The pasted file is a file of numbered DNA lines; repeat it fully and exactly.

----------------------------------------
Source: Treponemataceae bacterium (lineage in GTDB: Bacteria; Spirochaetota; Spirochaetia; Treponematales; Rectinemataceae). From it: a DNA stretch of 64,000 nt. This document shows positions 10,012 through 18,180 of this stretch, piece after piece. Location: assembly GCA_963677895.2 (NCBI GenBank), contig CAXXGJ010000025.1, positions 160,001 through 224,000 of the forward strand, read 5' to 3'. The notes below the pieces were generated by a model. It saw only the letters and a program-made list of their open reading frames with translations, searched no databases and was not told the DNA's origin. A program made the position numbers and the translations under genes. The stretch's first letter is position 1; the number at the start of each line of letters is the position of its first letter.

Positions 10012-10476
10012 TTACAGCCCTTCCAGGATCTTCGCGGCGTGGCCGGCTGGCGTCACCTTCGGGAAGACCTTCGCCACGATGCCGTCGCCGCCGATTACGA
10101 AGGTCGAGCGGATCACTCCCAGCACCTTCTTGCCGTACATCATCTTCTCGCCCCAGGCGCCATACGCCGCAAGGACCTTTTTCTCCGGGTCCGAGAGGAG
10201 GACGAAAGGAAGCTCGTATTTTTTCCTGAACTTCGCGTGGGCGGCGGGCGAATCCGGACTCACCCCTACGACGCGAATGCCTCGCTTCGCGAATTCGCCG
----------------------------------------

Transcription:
Source: Treponemataceae bacterium (lineage in GTDB: Bacteria; Spirochaetota; Spirochaetia; Treponematales; Rectinemataceae). From it: a DNA stretch of 64,000 nt. This document shows positions 10,012 through 18,180 of this stretch, piece after piece. Location: assembly GCA_963677895.2 (NCBI GenBank), contig CAXXGJ010000025.1, positions 160,001 through 224,000 of the forward strand, read 5' to 3'. The notes below the pieces were generated by a model. It saw only the letters and a program-made list of their open reading frames with translations, searched no databases and was not told the DNA's origin. A program made the position numbers and the translations under genes. The stretch's first letter is position 1; the number at the start of each line of letters is the position of its first letter.

Positions 10012-10476
10012 TTACAGCCCTTCCAGGATCTTCGCGGCGTGGCCGGCTGGCGTCACCTTCGGGAAGACCTTCGCCACGATGCCGTCGCCGCCGATTACGA
10101 AGGTCGAGCGGATCACTCCCAGCACCTTCTTGCCGTACATCATCTTCTCGCCCCAGGCGCCATACGCCGCAAGGACCTTTTTCTCCGGGTCCGAGAGGAG
10201 GACGAAAGGAAGCTCGTATTTTTTCCTGAACTTCGCGTGGGCGGCGGGCGAATCCGGACTCACCCCTACGACGCGAATGCCTCGCTTCGCGAATTCGCCG